But no matter where you live or how old you are, it pays to shop around for homeowners insurance quotes online before locking into an annual policy through an agent.
Homeowners insurance in florida
Most people think homeowners insurance is a one-size-fits-all kind of product.
And while there are many similarities, there are also plenty of ways that homeowners insurance can differ from company to company.
To start with, unlike car or health insurance, where you pay an annual or monthly premium for coverage, it’s customary for homeowners insurers in Florida to collect their due only after damage has occurred.
(Unless your home is valued at less than $5,000; then some providers won’t even require a down payment.)
In fact, if you go six months without any claims on your policy, you may qualify for a discount when renewing.
But then how will you know the provider that is your best fit? It all comes down to what’s important to you and what isn’t.
For example, some companies offer discounts on pet insurance and offer online claim filing options.
Others offer 24/7 customer service via phone or email and will send an adjuster out within 24 hours of a claim being filed.
Find out which features matter most to you and use them as criteria when comparing policies from different companies.
Once you’ve narrowed things down, don’t be afraid to negotiate.
Many providers will work with clients on pricing and premiums based on individual needs and circumstances.
The more time and effort put into shopping around before purchasing homeowners insurance in Florida, the better off consumers will be once they have coverage in place!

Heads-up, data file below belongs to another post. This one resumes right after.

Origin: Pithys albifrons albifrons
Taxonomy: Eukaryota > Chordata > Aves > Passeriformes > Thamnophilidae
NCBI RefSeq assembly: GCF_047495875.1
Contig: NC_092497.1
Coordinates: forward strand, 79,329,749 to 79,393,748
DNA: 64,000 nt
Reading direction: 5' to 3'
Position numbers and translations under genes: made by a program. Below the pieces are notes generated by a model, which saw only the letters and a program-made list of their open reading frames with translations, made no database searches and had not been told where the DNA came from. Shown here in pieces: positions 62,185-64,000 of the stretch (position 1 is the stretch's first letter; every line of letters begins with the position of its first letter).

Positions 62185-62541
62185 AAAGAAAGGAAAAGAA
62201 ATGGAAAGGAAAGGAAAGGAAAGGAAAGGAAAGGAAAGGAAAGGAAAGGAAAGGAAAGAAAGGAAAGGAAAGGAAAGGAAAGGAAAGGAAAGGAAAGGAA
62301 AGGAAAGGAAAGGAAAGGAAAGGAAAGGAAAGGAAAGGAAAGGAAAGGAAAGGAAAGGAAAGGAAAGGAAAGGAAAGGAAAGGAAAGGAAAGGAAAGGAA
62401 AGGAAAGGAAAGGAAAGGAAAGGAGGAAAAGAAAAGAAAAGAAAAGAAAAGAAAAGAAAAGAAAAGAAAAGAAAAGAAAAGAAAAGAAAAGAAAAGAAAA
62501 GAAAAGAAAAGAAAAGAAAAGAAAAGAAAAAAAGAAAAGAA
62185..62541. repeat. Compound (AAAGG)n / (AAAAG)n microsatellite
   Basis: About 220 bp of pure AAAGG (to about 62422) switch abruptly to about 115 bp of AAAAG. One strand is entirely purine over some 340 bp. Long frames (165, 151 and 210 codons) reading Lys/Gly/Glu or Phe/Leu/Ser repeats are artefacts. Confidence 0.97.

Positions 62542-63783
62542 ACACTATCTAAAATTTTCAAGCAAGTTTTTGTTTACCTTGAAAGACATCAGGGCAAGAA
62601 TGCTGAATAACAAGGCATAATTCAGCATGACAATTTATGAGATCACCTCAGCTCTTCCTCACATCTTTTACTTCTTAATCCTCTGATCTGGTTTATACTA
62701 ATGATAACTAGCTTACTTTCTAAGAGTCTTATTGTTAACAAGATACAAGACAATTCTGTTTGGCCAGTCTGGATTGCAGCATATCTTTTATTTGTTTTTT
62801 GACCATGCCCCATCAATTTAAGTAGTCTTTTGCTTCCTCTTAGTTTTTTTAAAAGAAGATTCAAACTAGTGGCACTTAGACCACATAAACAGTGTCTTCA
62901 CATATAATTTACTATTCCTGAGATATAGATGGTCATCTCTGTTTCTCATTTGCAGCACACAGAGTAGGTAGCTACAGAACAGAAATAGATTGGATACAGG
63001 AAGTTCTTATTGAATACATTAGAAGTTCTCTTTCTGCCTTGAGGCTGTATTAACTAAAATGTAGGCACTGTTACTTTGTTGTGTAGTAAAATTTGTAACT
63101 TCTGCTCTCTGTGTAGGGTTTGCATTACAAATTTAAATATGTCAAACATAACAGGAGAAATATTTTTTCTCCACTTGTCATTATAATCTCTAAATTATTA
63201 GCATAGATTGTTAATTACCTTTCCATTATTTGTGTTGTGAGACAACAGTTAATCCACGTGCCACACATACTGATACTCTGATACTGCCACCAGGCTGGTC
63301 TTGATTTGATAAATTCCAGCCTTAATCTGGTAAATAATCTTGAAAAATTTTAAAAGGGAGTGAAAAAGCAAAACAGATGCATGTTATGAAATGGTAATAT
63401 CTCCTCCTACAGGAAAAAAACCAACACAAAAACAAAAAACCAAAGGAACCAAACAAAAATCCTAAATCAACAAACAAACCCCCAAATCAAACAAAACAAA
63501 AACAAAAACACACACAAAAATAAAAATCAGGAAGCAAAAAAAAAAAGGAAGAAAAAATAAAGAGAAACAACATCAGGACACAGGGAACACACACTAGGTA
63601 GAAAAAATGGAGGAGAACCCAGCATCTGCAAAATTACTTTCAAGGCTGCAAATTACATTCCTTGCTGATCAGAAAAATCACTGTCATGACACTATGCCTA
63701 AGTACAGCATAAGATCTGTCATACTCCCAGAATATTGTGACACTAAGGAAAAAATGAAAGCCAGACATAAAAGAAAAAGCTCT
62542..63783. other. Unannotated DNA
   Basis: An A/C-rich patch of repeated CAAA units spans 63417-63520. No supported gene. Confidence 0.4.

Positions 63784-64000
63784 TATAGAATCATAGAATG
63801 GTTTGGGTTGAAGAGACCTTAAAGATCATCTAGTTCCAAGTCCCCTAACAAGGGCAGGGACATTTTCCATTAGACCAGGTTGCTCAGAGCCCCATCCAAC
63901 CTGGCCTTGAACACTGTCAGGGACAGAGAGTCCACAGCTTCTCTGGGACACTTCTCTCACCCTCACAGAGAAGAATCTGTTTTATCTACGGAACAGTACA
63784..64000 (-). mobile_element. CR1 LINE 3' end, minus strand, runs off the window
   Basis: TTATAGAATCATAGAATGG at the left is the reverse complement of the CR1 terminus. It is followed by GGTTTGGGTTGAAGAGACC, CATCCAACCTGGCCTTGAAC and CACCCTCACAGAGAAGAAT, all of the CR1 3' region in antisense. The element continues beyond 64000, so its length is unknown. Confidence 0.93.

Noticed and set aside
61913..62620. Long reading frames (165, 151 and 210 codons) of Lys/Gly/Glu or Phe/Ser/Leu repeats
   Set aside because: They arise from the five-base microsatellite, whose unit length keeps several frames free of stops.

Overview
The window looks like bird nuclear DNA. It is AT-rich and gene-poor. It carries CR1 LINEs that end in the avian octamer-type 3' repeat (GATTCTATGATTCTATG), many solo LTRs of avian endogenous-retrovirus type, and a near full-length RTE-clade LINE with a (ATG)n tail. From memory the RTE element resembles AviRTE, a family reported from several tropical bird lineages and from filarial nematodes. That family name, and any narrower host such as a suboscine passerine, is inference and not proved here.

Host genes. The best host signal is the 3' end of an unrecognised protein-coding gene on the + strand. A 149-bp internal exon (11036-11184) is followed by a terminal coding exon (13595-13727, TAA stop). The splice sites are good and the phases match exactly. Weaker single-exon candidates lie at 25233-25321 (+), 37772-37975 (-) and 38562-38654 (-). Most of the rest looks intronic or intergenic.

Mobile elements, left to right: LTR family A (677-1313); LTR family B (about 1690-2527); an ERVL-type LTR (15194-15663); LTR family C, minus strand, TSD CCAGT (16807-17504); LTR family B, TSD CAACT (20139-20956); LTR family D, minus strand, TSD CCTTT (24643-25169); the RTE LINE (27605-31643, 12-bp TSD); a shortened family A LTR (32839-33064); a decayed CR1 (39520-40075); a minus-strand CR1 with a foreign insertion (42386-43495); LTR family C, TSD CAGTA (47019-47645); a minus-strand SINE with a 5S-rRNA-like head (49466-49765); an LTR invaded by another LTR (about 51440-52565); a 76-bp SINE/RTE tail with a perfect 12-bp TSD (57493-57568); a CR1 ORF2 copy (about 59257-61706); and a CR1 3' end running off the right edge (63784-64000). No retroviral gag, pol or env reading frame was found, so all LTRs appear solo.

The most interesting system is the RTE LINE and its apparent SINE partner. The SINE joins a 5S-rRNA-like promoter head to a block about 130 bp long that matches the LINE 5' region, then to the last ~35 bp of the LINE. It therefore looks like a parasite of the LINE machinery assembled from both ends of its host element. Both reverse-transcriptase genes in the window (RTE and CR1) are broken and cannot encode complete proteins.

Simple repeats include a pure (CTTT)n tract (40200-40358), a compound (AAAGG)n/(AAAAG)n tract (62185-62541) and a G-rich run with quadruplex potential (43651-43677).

Homeowners insurance in florida for mobile homes
Typically, mobile homes are not eligible for standard homeowners insurance; however, there are some companies that specialize in covering these structures.
The cost of coverage will be higher than a traditional home due to added risk factors. It is important that you know what you’re paying for when you purchase a policy so that if a claim is ever made, your money is well spent.
If you have a need for coverage on your mobile home, make sure you ask about these things: Does it cover flood damage? What about hail?
If I need to replace my roof, does it cover theft? If I can’t live in my house because of storm damage, does it provide temporary housing expenses?
In general, all claims must fall under one of three categories: peril loss (damage from wind or hail), fire or lightning damage and theft.
The most common homeowner’s insurance problems: Many people think they’re covered but aren’t.
Others don’t realize that their policy doesn’t cover certain situations or events, such as flood damage or earthquakes.
It is important to know what your policy covers and what it doesn’t so you can make an informed decision about whether you need additional coverage for these situations.
If you have a homeowners policy, make sure you understand how it works by asking yourself these questions: Does my home insurance cover water damage?
What if I need temporary housing? What if I’m not living in my house due to repairs? How much will it cost me out of pocket if I need to file a claim?
Homeowners insurance in florida for older homes
Older homes are more likely to have a greater number of expensive and hard-to-replace items.
Be sure you’re not skimping on protection by opting for a lower limit than your belongings are worth.
Your insurer will ask you what your belongings are worth when they look at calculating your premium.
Reviewing your coverage limits and premiums regularly can help make sure you’re covered should disaster strike, but it’s important that you don’t put yourself at risk for other kinds of insurance fraud by exaggerating how much your things are worth.
Insurers also check inventory before paying out claims; if they think something is fishy, they’ll contest it with documentation from appraisers or checks of their own.
If you’re found to be lying about your possessions’ value, there could be serious consequences.
For example, some insurers may cancel your policy altogether.
Others may refuse to cover anything else until they get reimbursed for any overpayments made on previous claims.